were gathered outside the S residence shouting taunts to Mr. B while he was in Mr. S's
bedroom. However, Mr. B himself was unable to provide the MPs with any names; and,
as noted above, Mr. S's sister had no recollection of the incident.
35. Yet, despite these problems with the evidence, on October 18,2071, the MPs
prepared and submitted a brief to the Regional Crown Prosecutor seeking a legal ,.ui.nJ
of the investigation file to see if there was a sufficient basis to lay charges against Mr. S.
Furthermore, in seeking this legal review, the MPs indicated their conclusion that the
investigation supported the elements of an offence under section 156 of the Criminal
Code (1980) ("indecent assault on a male").
36. The Crown prosecutor determined the evidence simply was not adequate to offer
a reasonable prospect of conviction (given the criminal law standard of proof beyond a
reasonable doubt). As a result, the prosecutor recommended against the laying of charges
against Mr. S, and the MPs acted on this advice, as police typically do in this situation.
37. To be sure, the Commission does not doubt the sincerity of the complainant's
criminal allegations against Mr. S. However, it is nonetheless apparent in the
Commission's opinion that, in light of the investigative steps taking and considering all
the relevant evidence, the subject MPs took all reasonable investigative steps in respect of
The Military Police Complaints Commission Final Report MPCC 2011-0451051
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the complainant's criminal allegations. Indeed, in the Commission's view, the efforts put
into this investigation by then CFNIS WR members, and the treatment of the
complainant, were commendable and reflect well on the MPs.
Findine # 1:
The Commission finds the complainant's allegation that the subject MP members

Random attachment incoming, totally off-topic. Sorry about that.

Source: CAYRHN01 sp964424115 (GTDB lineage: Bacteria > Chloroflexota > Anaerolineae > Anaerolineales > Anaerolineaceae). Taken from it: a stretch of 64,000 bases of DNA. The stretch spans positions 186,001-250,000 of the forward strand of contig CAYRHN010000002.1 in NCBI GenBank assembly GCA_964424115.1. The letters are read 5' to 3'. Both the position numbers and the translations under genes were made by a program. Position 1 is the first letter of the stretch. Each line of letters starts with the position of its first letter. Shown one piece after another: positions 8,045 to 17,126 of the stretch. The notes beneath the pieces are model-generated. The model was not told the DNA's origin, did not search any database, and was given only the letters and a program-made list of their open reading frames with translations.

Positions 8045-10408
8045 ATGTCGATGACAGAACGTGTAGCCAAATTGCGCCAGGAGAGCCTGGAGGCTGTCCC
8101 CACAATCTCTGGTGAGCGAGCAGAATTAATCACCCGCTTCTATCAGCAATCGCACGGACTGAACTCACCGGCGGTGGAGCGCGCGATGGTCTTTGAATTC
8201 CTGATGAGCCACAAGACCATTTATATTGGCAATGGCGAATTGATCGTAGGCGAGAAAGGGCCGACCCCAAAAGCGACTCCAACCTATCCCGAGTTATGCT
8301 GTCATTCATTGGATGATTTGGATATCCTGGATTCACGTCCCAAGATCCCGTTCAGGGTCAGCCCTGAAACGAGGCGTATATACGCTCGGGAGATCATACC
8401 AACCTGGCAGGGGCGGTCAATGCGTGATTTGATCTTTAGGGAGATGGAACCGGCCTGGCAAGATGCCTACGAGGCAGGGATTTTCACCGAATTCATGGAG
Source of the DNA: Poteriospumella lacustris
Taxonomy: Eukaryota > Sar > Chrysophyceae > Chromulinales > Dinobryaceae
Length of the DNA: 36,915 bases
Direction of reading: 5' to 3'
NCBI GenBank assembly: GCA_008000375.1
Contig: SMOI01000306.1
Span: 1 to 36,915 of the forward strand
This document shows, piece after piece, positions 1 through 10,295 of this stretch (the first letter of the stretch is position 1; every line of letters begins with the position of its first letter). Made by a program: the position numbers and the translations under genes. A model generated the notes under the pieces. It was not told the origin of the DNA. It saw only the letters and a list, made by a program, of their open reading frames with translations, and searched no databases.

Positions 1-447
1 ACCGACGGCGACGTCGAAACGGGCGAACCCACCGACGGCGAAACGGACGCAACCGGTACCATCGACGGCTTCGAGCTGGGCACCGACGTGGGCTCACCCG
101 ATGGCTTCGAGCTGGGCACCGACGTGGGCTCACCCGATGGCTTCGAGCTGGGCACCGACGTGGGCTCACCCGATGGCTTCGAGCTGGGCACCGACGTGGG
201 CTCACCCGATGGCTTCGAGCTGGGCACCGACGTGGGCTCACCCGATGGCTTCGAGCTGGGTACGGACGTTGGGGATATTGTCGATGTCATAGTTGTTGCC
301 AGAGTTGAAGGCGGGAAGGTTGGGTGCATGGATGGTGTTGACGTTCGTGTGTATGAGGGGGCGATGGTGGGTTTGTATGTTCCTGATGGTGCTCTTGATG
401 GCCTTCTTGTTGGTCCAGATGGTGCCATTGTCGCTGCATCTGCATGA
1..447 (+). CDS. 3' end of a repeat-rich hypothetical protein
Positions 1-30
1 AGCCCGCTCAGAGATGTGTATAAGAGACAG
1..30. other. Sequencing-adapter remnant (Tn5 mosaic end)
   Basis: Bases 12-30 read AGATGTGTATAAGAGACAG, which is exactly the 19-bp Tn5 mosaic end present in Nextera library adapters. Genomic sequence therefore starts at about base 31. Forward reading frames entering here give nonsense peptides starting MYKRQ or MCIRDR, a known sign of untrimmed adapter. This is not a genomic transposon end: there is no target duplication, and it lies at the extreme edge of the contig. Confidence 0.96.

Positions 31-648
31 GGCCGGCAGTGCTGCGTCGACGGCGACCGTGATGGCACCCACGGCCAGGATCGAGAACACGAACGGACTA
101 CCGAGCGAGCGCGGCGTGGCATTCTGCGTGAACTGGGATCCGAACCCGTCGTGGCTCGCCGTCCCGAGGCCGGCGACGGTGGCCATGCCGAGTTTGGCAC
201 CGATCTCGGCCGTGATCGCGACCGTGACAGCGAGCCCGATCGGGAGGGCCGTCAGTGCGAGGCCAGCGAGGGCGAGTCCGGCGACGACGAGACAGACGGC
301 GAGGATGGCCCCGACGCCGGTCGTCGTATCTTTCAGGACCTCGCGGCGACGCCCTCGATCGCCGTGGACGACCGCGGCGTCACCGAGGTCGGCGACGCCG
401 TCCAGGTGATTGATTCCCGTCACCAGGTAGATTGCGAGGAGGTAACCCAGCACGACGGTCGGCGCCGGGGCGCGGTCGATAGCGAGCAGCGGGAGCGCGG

from CFNIS WR conducted an incomplete investigation in respect of the
complainant's historical child sexual abuse allegations against Mr. S is
NOT SUBSTANTIATED.
(Accepted by the CFPM)
b) Allegation 2: Investigation Intended to Shield DND from Liability
38. For same reasons as noted above, the suggestion that the MPs conducted a "soft"
investigation cannot be supported.
39. The only basis for this allegation cited by the complainant was the fact that the
CFNIS is part of the same federal department (DND) which could be civilly liable in the
event of a successful lawsuit arising out of the complainant's abuse in 1978-80. The
complainant considers this to be a significant conflict of interest.
40. However, a number of factors militate against the notion that the subject MPs r
sought to shield DND from potential liability.
41, First, since Mr. S is, and was at all material times, a civilian, the path to
establishing DND liability would hardly be clear cut.
42. Second, to the Commission's knowledge, no lawsuit has been launched against
DND with respect to the complainant's historical sexual abuse.
43. Third, all three subject MPs adamantly deny any attempt or suggestion to conducl
a "soft" investigation. Moreover, the MPs' evidence on this point is supported by the
lack of any such thinking or communication recorded in the file, as well as the extent of
the investigative efforts undertaken in this case, as outlined in the preceding section,
including the CFNIS WR's conclusion (reported to the Crown prosecutor) that there was
evidence to support criminal charges.
The Military Police Complaints Commission 8 Final Report MPCC 2011-0451054
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Findine # 2:
The Commission finds the complainant's allegation that the subject MP members
from CFNIS WR conducted a
"soft"
investigation of his historical child sexual
abuse allegations against Mr. S, with a view to shielding the Department of National
Defence from any related civil liability, is NOT SUBSTANTIATED.
(Accepted by
the CFPM)
c) Allegation 3: Lack of CFNIS Jurisdiction/Failure to Refer Case to
Civilian Police
44. The complainant
questions the legality of the CFNIS WR's assumption of
jurisdiction to investigate his criminal complaint against Mr. S in respect of his historical
sexual abuse allegations against Mr. S. On this point, the complainant notes, as the
CFNIS was only created in 1996, and that the CF did not have
jurisdiction to prosecute